Adding constant acceleration to this pendulum code

How can I add constant acceleration to this pendulum as a whole while using this code? The code right now is describing a pendulum, how would I alter it to describe a pendulum in a moving train (where the train has a constant acceleration)? Any help would be appreciated, thank you in advance.

``````from math import sin, pi

from time import sleep

from turtle import *

GA = 9.80665 # Gravitational Acceleration (meters per second squared)

FORM = 'Time={:6.3f}, Angle={:6.3f}, Speed={:6.3f}'

def main():

length = 10.0            # Of pendulum (meters)
ngol = - GA / length    # Negative G over L
total_time = 0.0        # Seconds
angle = 1.0             # Initial angle of pendulum (radians)
speed = 0.0             # Initial angular velocity (radians/second)
time_step = 0.05        # Seconds
acc = 1
while total_time < 30.0:
total_time += time_step
speed += ngol * sin(angle) * time_step
angle += speed * time_step
#print(FORM.format(total_time, angle, speed))
if draw(angle, length): break
sleep(time_step)

def init():

setup()
mode('logo')
speed(0)
hideturtle()
tracer(False)
penup()

def draw(angle, length):

if speed() != 0: return True
clear()
pensize(max(round(length), 1))
pendown()
forward(length * 25)
penup()
dot(length * 10)
home()
update()

if __name__ == '__main__':

init()
main()
bye()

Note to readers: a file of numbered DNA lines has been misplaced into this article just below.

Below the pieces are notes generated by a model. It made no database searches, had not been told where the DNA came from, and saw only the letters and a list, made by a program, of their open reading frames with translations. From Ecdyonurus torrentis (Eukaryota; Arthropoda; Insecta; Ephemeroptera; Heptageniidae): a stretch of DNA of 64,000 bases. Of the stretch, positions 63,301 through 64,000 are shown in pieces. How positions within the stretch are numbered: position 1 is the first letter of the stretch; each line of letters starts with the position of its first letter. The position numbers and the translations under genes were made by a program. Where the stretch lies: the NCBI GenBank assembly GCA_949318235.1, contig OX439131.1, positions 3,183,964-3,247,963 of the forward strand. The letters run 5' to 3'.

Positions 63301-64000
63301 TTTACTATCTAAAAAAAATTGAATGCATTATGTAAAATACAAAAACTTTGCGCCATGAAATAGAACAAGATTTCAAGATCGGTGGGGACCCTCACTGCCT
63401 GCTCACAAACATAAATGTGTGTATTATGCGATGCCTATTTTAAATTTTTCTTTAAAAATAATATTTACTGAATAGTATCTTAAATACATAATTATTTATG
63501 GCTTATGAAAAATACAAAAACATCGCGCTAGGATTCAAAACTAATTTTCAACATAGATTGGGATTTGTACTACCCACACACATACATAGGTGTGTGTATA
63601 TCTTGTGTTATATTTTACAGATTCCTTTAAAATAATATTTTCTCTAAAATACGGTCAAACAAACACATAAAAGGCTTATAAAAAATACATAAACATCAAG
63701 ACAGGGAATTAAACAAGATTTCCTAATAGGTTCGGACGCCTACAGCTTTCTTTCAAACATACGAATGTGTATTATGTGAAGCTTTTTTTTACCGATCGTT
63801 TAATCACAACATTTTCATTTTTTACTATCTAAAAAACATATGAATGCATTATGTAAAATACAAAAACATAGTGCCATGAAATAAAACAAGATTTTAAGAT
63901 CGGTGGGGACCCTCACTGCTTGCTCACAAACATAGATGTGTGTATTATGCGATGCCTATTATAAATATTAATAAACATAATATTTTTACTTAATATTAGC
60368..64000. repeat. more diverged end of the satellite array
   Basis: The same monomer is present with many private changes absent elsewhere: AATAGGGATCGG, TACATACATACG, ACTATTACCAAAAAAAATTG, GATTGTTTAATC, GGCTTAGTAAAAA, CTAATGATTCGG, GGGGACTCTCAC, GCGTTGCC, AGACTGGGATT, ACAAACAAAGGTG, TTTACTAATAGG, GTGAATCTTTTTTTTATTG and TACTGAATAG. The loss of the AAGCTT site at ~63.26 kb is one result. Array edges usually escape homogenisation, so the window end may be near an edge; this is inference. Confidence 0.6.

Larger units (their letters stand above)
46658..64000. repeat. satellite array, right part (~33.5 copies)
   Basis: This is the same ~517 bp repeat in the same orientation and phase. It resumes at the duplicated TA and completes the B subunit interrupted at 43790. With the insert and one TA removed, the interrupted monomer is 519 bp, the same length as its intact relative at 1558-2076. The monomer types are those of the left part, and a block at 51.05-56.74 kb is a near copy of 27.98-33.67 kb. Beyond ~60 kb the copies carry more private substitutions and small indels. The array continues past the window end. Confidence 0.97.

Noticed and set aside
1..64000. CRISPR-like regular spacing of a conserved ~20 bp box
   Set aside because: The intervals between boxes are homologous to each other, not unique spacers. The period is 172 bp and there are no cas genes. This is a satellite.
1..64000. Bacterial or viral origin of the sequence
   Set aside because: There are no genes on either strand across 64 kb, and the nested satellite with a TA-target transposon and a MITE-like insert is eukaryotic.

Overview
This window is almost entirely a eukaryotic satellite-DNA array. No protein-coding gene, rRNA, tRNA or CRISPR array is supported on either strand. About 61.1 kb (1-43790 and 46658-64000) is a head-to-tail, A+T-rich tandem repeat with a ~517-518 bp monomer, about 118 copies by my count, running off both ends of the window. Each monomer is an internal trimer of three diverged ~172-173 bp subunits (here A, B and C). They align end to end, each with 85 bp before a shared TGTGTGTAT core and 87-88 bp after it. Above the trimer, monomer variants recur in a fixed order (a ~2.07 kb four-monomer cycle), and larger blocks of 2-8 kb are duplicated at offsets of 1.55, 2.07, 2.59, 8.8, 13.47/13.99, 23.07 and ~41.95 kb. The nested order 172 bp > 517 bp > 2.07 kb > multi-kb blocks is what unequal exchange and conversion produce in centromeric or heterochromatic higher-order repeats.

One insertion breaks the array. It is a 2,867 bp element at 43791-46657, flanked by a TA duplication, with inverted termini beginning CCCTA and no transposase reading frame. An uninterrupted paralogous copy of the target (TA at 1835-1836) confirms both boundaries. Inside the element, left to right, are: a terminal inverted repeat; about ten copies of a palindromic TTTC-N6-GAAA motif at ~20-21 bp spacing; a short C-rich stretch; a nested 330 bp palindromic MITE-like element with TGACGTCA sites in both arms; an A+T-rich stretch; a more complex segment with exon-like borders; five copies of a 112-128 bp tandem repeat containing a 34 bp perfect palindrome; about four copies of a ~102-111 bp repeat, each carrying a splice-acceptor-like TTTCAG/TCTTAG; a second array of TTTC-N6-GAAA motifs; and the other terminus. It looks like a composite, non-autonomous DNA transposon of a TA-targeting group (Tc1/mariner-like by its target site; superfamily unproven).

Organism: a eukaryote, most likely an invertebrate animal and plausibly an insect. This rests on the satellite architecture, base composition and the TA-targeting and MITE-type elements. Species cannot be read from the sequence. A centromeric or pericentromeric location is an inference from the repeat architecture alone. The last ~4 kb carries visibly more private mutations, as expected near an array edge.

``````
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`speeed +=` that does have constant acceleration (read "what am I missing")? –  user166390 May 11 '11 at 22:23
Do you want the acceleration to be in the direction that the pendulum in currently moving or at some other angle, say downwards? –  Peter Collingridge May 11 '11 at 22:37
I apologize for the unclear question. I wanted to have the whole system be in a constant acceleration, instead of angular acceleration. EX: A pendulum inside a moving train. –  Arash Memarzadeh May 11 '11 at 23:45
A normal train does not have constant acceleration. –  Ben Jackson May 11 '11 at 23:49
How many degrees of freedom exist in the pendulum joint? How does the direction of acceleration compare to the initial plane of motion of the pendulum? Do you like multivariate calculus? –  Ben Voigt May 11 '11 at 23:49

It seems to me that you just need to specify the horizontal position ( assuming you are on a train that is moving only in the horizontal direction ) to your draw function.

``````def draw(angle, length, horiz_pos):

if speed() != 0: return True
clear()
forward(horiz_pos)
pensize(max(round(length), 1))
pendown()
forward(length * 25)
penup()
dot(length * 10)
home()
update()
``````

And then modify the call to the draw() function by passing a position based on speed*time_step where speed is increasing ( i.e. accelerating ).

``````acc = 1
while total_time < 30.0:
total_time += time_step
speed_horiz += accel_constant * time_step
speed += ngol * sin(angle) * time_step
pos += speed_horiz * time_step
angle += speed * time_step
if draw(angle, length, pos): break
sleep(time_step)
``````
-

For constant angular acceleration w(t):

``````acc = 1
while total_time < 30.0:
...
angle += acc * speed * time_step
acc += 0.1
``````

Тhere is a good Simple harmonic motion wikipedia article, that describes pendulum motion.

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I apologize for the unclear question. I wanted to have the whole system be in a constant acceleration, instead of angular acceleration. EX: A pendulum inside a moving train. –  Arash Memarzadeh May 11 '11 at 23:42